The Head of Sinbad is one of the best preserved ancient pieces of rock art in the world. It sits unassumingly on a wall a dozen feet off the ground in the desert wasteland of the northern San Rafael Swell. Thousands of cars pass nearby every day, but few know what treasures lie just a mile north of the paved highway. The whole area around this Barrier Canyon Style pictograph is named Head of Sinbad, and it offers a pretty decent array of places to check out while down here.
Whatever the combination of materials the Native Americans used to make this piece, it was a masterful mix of paint to last this long. Or perhaps the location was the key. Scholars estimate the pictographs to be 4,000 years old by correlating them with artifacts that dating to 7,000 years ago. New technologies have brought skeptics into the fold since 2014 however, when scientists released a report claiming a much more conservative 1,000- to 2,000-year-old placing. Any of those dates are amazing when you consider that they made their paints from iron oxides, powdered minerals, charcoal, plant material, blood, and unknown materials to bond it all together. This piece in particular wins the prize for "best concoction" because the color appears so vibrant and fresh.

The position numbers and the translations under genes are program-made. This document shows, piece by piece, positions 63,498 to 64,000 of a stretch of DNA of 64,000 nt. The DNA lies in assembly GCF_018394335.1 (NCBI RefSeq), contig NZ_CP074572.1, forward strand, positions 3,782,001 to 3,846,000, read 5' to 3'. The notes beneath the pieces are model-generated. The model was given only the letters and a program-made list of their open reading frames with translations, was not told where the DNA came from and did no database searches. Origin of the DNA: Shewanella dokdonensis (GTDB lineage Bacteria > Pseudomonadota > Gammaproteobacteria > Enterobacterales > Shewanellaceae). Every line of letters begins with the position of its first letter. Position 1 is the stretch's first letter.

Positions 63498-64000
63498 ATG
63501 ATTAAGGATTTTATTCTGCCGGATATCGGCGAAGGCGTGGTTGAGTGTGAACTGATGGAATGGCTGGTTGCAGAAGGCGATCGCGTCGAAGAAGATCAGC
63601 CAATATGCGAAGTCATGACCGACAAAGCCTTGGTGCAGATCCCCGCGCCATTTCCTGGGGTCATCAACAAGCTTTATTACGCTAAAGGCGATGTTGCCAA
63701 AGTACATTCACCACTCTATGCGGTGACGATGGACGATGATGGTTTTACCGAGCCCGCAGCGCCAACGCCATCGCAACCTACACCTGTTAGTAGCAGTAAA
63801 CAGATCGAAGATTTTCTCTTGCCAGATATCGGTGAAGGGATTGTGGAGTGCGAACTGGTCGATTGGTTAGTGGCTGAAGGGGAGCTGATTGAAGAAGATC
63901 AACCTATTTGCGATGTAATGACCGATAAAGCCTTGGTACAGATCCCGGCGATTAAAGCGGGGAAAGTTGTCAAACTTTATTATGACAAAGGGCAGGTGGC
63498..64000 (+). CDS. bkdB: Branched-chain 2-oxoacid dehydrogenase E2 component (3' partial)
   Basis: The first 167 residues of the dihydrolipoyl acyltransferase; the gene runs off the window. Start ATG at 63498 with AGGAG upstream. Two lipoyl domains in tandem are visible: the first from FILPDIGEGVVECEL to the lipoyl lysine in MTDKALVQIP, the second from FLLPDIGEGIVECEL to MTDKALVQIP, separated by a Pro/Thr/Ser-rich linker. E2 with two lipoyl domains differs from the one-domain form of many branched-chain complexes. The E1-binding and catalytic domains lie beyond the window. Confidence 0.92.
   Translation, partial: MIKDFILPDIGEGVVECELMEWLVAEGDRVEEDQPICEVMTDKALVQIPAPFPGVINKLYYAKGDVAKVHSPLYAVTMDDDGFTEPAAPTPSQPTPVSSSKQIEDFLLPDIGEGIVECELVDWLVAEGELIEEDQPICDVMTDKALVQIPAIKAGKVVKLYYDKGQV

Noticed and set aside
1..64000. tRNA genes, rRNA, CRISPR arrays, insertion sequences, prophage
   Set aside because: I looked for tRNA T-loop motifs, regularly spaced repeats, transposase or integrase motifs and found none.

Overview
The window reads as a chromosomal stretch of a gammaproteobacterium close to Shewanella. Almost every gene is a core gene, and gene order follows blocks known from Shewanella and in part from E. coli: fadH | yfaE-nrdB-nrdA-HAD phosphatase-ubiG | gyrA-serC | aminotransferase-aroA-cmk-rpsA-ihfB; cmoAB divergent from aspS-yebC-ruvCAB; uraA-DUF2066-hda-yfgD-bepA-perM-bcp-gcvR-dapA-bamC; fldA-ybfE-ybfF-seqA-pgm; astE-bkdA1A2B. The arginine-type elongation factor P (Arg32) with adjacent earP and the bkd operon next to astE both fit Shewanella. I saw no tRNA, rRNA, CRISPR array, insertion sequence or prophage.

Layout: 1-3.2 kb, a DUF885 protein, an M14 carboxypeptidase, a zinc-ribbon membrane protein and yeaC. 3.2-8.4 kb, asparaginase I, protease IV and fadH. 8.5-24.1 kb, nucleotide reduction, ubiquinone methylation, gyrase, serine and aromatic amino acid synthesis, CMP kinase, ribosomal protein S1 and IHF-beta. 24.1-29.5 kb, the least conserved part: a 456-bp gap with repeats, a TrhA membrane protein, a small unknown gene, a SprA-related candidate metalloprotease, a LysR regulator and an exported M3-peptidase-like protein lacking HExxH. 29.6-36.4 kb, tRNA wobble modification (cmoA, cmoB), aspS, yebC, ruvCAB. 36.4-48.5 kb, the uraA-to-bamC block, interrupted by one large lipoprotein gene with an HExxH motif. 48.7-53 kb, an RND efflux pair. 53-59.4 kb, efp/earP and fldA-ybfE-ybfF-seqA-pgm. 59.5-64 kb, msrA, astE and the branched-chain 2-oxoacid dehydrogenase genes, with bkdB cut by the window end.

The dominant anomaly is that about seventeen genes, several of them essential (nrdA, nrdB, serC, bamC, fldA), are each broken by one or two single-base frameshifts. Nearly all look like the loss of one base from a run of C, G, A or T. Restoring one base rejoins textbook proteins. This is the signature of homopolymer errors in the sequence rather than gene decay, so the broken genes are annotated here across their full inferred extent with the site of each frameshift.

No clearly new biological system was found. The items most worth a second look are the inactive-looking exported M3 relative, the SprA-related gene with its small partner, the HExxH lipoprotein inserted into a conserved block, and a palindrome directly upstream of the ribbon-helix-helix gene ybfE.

The anthropomorphic figures common in the Barrier Canyon Style (named after Barrier Canyon, now renamed Horseshoe Canyon, and home of the Great Gallery) vary greatly in their size and shape. The little figure depicted here looks like it could be a shaman or a mythical creature...perhaps a hybrid of man and animal? Is that a head dress, or the figure's actual eyes? The possibilities are fun to consider. The figure of a nearby snake is another common symbol that hints at the arcane, spiritual and divine. Two other figures sit to the left of the main piece, and they also have a snake accompanying them and have other strange spirals and ascending orbs seen regularly among Barrier Canyon Style.
Within the greater Head of Sinbad area you can find a lot to do for at least half a day. Dutchman's Arch is just a mile southwest of the panel. Lone Warrior Panel is a few more miles southwest of I-70. Swasey's Cabin and Eagle Canyon Arch are also within reach along with some awesome old mining trucks and structures toward Reds Canyon Road. If you also check out the Black Dragon Panel on your way toward this area you can catch a pretty good array of off-the-beaten-path arches, rock art, and pioneer history in central Utah.